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map of the Battle of New Orleans
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The Battle of New Orleans, January 8, 1815

Jackson had about 4,000 men on the line on January 8. Pakenham had about 5,400 in his attacking force. Half of Jackson's men on the line had spent the night at the breastworks, taking turns occasionally. Their commander was awakened shortly after 1 a. m., and from then on was going up and down the line, inspecting, encouraging the men, and dictating orders.


British Invaders

Infantry Regiments

  4th (King's Own)
  7th (Royal Fusileers)
  21st (Royal North British Fusiliers)
  43rd (Monmouth Light Infantry)
  44th (East Essex)
  85th (Bucks Volunteers)
  93rd (Argyll & Sutherland Highlanders)
  95th (Rifle Corps; 6 companies)
  1st & 2nd West Indian (colored)


14th Dragoons dismounted

Artillery, drivers, engineers, rocker troops, sappers & miners

Sailors and marines from the fleet

(Some of the English regiments already had long and glorious histories, and were to serve with distinction on many a later battlefield.)

American Defenders

7th and 44th Regular United States Infantry

Coffee's Tennessee Mounted Infantry

Louisiana Militia, including

  Orleans Rifle Company (Beale's Rifles)
  Orleans Battalion of Uniform Companies
    Dragons à Pied
    Louisiana Blues
  Other Louisiana Militia in reserve

Tennessee Militia

Kentucky Militia

Two battalions of Free Men of Color

Detachment of United States Marines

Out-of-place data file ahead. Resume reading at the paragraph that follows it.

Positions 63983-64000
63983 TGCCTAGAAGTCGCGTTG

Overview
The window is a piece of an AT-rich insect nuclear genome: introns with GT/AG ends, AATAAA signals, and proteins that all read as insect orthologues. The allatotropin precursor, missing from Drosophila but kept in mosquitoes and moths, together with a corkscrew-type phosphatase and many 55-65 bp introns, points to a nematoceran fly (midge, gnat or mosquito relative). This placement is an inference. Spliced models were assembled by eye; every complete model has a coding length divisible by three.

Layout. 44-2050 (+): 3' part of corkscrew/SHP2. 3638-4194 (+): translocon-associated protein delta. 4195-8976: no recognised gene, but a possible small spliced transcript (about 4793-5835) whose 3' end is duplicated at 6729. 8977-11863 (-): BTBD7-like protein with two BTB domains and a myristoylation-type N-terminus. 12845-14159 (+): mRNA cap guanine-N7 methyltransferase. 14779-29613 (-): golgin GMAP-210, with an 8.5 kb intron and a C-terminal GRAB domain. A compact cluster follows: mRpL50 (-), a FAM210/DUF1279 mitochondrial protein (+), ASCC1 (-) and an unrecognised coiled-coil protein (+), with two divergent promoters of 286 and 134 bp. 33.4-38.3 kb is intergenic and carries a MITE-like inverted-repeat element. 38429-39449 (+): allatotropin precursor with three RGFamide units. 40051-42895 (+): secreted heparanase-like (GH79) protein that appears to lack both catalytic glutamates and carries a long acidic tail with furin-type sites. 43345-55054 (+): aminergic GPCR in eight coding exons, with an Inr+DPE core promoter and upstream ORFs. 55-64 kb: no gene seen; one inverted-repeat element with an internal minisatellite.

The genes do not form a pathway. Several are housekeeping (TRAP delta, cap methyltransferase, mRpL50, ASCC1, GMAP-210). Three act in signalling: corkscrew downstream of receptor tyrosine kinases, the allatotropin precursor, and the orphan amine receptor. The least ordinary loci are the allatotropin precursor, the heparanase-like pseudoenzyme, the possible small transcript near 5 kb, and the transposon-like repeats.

Company of Choctaw Indians

Cavalry: Hinds' Mississippi Dragoons

  Attakapas Dragoons
  Chauveau's Horse Volunteers
  Feliciana Troop of Horse
  Ogden's Cavalry

* Reliable figures not available on the numbers of these troops. One authority is quoted as estimating that Jackson and Pakenham each had about 10,000 in all—others say 15,000 or 20,000.

American regulars and frontiersmen firing at the British from behind the mud ram part during the battle of January 8.

One thing after another went wrong with British plans on the night of January 7—8. The banks of the freshly dug canal caved in before all the boats for the attack across the river got through. The 24 boats that made the passage were late starting and were carried by current farther downstream than expected. Consequently they were not ready when the main battle began.

Preparations did not start off well in front of Jackson's line either. Pakenham had divided the attacking force into 3 groups. General Gibbs, with 3 regiments, and 3 companies of another, was to attack near the cypress swamp, hitting the American line in the vicinity of Batteries 7 and 8. General Keane was to attack along the river with a smaller body of men. General Lambert was to remain in reserve with 2 regiments.

The 44th Regiment had been chosen to lead the predawn attack. They were to carry bundles of cane stalks (called fascines) to throw in the Rodriguez Canal and ladders for scaling the mud wall. In the darkness, regimental commander Lt. Col. Thomas Mullins led his men past the redoubt where the ladders and fascines were stored without picking them up. (After the battle, the British would blame Mullins for their defeat.) It is uncertain whether he or General Gibbs sent part of the regiment back for the ladders and fascines. In any case, the column was thrown into confusion and the attack delayed past the most favorable moment. Pakenham, it is said, dared not change his plans at the last moment because of taunts from Admiral Cochrane about the army's incapacity.